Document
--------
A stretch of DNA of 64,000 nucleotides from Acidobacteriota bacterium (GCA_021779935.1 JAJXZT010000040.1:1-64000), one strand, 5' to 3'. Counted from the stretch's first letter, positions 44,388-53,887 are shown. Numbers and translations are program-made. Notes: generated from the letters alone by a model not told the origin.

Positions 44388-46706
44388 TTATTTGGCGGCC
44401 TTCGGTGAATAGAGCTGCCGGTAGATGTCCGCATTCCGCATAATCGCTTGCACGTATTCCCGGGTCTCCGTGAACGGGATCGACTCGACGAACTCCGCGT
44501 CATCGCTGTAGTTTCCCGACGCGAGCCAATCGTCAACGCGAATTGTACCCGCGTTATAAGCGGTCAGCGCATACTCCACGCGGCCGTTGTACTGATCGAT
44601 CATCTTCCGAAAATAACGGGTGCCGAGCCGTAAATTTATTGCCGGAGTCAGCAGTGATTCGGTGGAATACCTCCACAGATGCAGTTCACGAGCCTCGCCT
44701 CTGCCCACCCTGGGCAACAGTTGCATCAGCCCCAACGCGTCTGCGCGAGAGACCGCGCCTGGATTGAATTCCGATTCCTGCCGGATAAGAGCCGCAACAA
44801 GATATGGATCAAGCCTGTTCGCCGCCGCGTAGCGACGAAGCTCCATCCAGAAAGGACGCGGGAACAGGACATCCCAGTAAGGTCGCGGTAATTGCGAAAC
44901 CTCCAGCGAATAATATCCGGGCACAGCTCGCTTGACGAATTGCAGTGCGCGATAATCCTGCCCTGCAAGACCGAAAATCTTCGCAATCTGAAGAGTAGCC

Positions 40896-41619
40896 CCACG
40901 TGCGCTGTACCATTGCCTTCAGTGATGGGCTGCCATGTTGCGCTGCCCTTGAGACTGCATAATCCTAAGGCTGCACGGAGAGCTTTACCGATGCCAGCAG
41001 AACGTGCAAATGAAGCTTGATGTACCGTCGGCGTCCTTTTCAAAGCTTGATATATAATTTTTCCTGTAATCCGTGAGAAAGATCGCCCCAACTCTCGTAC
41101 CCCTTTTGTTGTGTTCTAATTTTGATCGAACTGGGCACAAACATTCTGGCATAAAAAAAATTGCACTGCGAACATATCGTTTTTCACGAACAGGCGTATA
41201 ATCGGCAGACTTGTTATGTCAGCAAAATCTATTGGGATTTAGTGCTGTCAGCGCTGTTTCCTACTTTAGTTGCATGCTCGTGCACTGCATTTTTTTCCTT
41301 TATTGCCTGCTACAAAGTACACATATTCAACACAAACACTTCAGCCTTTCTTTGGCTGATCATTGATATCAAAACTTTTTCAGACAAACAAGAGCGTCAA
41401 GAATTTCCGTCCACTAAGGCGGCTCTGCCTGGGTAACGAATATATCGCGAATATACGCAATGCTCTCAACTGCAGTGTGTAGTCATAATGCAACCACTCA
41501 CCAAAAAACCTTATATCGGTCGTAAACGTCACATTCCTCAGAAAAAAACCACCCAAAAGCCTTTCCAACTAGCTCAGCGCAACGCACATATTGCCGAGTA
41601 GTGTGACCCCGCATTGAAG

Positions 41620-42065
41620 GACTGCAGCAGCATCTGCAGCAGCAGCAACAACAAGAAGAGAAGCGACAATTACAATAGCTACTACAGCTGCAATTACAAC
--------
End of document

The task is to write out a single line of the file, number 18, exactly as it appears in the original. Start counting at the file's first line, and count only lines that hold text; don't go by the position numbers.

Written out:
41501 CCAAAAAACCTTATATCGGTCGTAAACGTCACATTCCTCAGAAAAAAACCACCCAAAAGCCTTTCCAACTAGCTCAGCGCAACGCACATATTGCCGAGTA